Time Required: Two 45-60 minute sessions
Skill Level: Beginner
Recommended Grades: 3rd to 5th

The following holiday lesson plan provides fun STEM challenges for whole group activities. In the first holiday challenge, students work with a partner to design a Christmas tree and decorate it. They then attempt to stack it, along with all of the other doodled trees made by classmates, in order to make the tallest tree stack without toppling it over (similar to Jenga). In the second holiday challenge, students will design their own spinning dreidels. Classmates will spin their doodled dreidels to see whose spins the longest. Happy holidays, everyone!

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Lesson Plan


Step 1 - Group Discussion

Start with a group discussion and share the goals. During this session, students will attempt two different holiday challenges using the 3Doodler: Stack the Doodle-Tree and the Doodle-Dreidel game.

Step 2 - The History of the Christmas Tree

Before we start Doodling, discuss the history of the Christmas Tree and family/cultural traditions. This site can provide some helpful information:

Prompt students to share their own holiday tree customs and traditions.

For the Dreidel game: Show a real dreidel and explain how the dreidel is like a top. Then review how to play the game and the meaning of each Hebrew letter.

Prompt students to share their own dreidel customs and traditions.

Step 3 - Discuss the Shape of Christmas Trees & Dreidels

Note the shape of the tree. Place various 3D shapes on the table for students to view. Ask students which shape is most similar in shape to the tree?

Ask students which 3D shape most resembles the sides and point of a dreidel?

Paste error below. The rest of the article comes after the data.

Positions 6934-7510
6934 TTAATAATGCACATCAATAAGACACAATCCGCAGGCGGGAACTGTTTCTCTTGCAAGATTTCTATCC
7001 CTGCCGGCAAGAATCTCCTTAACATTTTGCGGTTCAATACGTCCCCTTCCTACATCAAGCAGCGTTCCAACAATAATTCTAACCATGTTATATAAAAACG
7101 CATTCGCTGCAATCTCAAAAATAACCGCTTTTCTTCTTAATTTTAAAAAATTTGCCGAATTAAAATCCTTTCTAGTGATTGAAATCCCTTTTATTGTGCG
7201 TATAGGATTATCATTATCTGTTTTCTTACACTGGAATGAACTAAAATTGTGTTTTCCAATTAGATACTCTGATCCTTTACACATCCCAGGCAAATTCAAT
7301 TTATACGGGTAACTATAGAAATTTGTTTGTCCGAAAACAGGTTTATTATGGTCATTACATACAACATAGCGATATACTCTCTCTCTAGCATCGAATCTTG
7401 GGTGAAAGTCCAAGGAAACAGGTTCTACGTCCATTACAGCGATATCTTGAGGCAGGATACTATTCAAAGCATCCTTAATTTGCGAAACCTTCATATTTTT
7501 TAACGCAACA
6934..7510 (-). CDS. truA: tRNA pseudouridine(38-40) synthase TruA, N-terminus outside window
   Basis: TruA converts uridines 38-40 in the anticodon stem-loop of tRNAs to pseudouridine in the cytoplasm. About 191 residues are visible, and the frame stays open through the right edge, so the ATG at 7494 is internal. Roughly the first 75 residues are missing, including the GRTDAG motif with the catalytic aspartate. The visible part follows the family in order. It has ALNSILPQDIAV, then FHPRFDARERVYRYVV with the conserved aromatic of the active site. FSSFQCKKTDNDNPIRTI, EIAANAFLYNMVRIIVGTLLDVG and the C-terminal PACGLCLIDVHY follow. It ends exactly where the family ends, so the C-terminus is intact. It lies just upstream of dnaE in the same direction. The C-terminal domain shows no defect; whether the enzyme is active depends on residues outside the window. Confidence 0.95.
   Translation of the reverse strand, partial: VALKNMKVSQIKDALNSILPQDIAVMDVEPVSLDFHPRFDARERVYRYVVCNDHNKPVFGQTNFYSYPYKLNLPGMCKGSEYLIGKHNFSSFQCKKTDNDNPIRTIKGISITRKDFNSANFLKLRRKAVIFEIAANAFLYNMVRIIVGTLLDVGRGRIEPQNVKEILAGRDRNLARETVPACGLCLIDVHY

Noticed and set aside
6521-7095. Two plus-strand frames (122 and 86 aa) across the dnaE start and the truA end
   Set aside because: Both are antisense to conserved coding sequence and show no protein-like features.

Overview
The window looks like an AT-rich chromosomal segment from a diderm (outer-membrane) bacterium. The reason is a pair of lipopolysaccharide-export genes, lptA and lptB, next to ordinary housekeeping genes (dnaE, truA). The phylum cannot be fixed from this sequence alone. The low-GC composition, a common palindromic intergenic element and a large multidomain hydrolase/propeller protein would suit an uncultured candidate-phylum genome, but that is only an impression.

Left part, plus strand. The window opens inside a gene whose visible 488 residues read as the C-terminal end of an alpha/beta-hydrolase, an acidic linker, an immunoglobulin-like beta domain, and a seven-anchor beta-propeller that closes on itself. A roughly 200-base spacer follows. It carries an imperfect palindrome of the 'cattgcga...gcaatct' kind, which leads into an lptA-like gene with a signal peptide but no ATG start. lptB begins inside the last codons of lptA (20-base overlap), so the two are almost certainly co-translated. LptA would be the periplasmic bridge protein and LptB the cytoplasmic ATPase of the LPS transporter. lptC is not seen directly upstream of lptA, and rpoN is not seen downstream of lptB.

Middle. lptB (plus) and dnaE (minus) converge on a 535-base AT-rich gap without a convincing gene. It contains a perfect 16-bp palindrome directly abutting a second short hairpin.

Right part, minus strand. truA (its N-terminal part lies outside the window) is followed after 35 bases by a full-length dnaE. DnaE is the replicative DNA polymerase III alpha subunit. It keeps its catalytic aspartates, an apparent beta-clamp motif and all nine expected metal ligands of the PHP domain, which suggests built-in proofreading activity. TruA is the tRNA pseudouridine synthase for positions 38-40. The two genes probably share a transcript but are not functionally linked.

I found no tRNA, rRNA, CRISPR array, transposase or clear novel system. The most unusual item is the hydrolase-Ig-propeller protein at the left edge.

Step 4 - Model how to use the cone to make a 3D holiday tree, and the triangle to make a Driedel.

Cover the cone with tinfoil for easy plastic removal later. Place a dot of plastic firmly at the tip of the cone. Press it down firmly with your finger while still warm. Draw lines across the length of the cone to its base. Press line down firmly as you doodle. Fill in one segment at a time. Then decorate with ornaments.
Note that the base must be even on all sides so that the tree will stand.

Demonstrate how to doodle a dreidel, covering the triangular pyramid with tin foil, outlining each side, and then filling. Doodle a Hebrew letter on each side and review their meanings. Doodle a cover and handle to spin the dreidel.

Step 5 - Students make their own trees & dreidels

Divide students up into pairs or groups of three and hand out 3Doodler 3D Pens, cones and pyramids. Have students cover their objects in tinfoil, and then begin to Doodle their trees and dreidels.

Circle to assist and assess as students work.

Step 6 - Let's Play some Games!

Reassemble students to play a Jenga-style game in which a member from each duo must stack a tree on the previous trees without toppling the stack of trees. Coach students to try stacking in different ways.

Have students see who's dreidel can spin the longest. Discuss why some spin easier than others.

Wrap Up

Share the students' Doodle-Trees and Doodle-Dreidels. Test the dreidels. Which one spins the longest? Why? Share the students' Doodle-Trees and Doodle-Dreidels on Twitter. @3Doodler #3DoodlerEDU